I won’t spoil all of the fun, but it was entertaining to get an insider’s glimpse of what life was like during the roaring twenties, both in rural areas and urban ones. I was also not very aware of the history of early female evangelists. Unfortunately for our heroine, she finds out all too easily how many temptations are present when you are living life on the road away from your family. You’ll have to read the story to see how she handles it!
* This book was received for review by the publisher with no promise of a positive review.
Book Cover Review
I like this cover, except for the very limited color palate. Because all of the tones are muted I don’t think it will stand out as well on the shelf and attract unfamiliar purchasers. I do feel that, if it does get noticed, it will appeal to the right reader. The style of dress and hat on the model is appropriate for a 1920s historical. I do wish they could have worked the musician or singer part of the story into the front cover a little more though. The tiny hint of a musical instrument at the top of the back cover is our only clue that this story is about an early female worship leader.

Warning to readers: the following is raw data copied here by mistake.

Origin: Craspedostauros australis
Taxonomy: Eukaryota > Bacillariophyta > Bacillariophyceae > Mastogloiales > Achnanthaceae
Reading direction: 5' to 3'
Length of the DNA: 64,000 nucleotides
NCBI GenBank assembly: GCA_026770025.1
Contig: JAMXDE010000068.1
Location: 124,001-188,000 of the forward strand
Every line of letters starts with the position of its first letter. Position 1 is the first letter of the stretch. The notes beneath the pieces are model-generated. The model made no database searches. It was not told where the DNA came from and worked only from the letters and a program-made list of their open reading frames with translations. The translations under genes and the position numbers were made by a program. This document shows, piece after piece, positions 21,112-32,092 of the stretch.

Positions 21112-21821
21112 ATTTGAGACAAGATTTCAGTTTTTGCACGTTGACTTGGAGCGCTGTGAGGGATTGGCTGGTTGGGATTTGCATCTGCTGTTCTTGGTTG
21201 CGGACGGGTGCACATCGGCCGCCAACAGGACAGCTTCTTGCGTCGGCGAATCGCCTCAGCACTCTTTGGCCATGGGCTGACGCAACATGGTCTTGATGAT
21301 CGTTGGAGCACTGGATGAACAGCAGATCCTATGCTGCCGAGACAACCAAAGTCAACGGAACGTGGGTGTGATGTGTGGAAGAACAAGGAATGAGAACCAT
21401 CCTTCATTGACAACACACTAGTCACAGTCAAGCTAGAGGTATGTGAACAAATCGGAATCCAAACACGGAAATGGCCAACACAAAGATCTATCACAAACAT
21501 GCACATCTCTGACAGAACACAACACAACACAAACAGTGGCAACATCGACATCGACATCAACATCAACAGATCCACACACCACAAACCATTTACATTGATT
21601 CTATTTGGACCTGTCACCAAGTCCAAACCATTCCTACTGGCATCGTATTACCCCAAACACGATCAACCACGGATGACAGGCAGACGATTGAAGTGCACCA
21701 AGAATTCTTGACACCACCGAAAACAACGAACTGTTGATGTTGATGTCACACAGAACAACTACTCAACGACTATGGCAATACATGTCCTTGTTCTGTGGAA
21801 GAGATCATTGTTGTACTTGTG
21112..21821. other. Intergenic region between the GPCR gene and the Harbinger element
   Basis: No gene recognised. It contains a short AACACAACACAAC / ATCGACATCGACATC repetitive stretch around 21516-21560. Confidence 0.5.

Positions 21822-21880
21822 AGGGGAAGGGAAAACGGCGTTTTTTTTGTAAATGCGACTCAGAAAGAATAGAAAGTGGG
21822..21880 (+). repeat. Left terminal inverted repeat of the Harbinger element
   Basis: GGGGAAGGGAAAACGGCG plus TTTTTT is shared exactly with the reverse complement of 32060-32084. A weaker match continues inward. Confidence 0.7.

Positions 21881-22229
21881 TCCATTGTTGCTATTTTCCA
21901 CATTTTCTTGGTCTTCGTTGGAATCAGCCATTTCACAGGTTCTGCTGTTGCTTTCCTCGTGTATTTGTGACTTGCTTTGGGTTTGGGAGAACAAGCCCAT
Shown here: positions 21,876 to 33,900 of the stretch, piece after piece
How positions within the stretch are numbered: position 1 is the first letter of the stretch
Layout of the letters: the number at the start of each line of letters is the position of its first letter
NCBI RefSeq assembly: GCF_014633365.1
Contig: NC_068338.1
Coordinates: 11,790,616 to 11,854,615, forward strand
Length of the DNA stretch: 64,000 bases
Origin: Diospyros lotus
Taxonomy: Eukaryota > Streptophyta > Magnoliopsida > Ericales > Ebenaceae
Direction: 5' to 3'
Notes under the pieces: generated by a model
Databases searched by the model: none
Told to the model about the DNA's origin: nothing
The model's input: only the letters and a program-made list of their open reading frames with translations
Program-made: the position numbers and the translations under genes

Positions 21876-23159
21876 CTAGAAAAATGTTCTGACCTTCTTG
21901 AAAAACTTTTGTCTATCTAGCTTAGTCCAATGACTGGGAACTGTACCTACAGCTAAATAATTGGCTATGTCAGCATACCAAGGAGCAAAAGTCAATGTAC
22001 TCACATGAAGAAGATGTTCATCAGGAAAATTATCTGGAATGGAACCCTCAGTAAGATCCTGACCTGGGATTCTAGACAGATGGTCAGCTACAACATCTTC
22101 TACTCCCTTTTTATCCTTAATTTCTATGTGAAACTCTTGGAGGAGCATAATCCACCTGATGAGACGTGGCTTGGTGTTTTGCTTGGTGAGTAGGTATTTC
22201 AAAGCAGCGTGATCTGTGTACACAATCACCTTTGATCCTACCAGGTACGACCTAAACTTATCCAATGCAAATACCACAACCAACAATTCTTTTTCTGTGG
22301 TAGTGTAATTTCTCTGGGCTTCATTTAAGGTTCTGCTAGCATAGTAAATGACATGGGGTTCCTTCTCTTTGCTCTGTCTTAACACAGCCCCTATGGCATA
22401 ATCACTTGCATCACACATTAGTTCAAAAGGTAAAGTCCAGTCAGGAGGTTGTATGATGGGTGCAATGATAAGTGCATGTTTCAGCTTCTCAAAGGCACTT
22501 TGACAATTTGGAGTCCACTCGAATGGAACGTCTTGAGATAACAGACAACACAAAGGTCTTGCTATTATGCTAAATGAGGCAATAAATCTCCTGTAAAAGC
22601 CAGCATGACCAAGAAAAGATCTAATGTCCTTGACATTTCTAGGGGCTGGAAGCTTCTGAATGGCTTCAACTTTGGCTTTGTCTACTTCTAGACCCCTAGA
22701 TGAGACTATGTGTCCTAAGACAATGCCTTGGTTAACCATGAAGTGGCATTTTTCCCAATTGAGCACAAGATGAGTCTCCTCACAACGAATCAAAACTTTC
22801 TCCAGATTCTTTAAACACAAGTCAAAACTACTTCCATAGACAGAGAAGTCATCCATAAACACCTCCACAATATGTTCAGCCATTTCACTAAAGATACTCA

Book Description from the Publisher
Dorothy Lynn Dunbar has everything she ever wanted: her family, her church, her community, and plans to marry the young pastor who took over her late father’s pulpit. Time spent in the woods, lifting her heart and voice in worship accompanied by her brother’s old guitar, makes her life complete . . . and yet she longs for something more.
Spending a few days in St. Louis with her sister’s family, Dorothy Lynn discovers a whole new way of life—movies, music, dancing; daring fashions and fancy cars. And a dynamic charismatic evangelist . . . who just happens to be a woman. When Dorothy Lynn is offered a chance to join Aimee Semple McPherson’s crusade team, she finds herself confronted with temptations she never dreamed of. Can Dorothy Lynn embrace all the Roaring Twenties has to offer without losing herself in the process?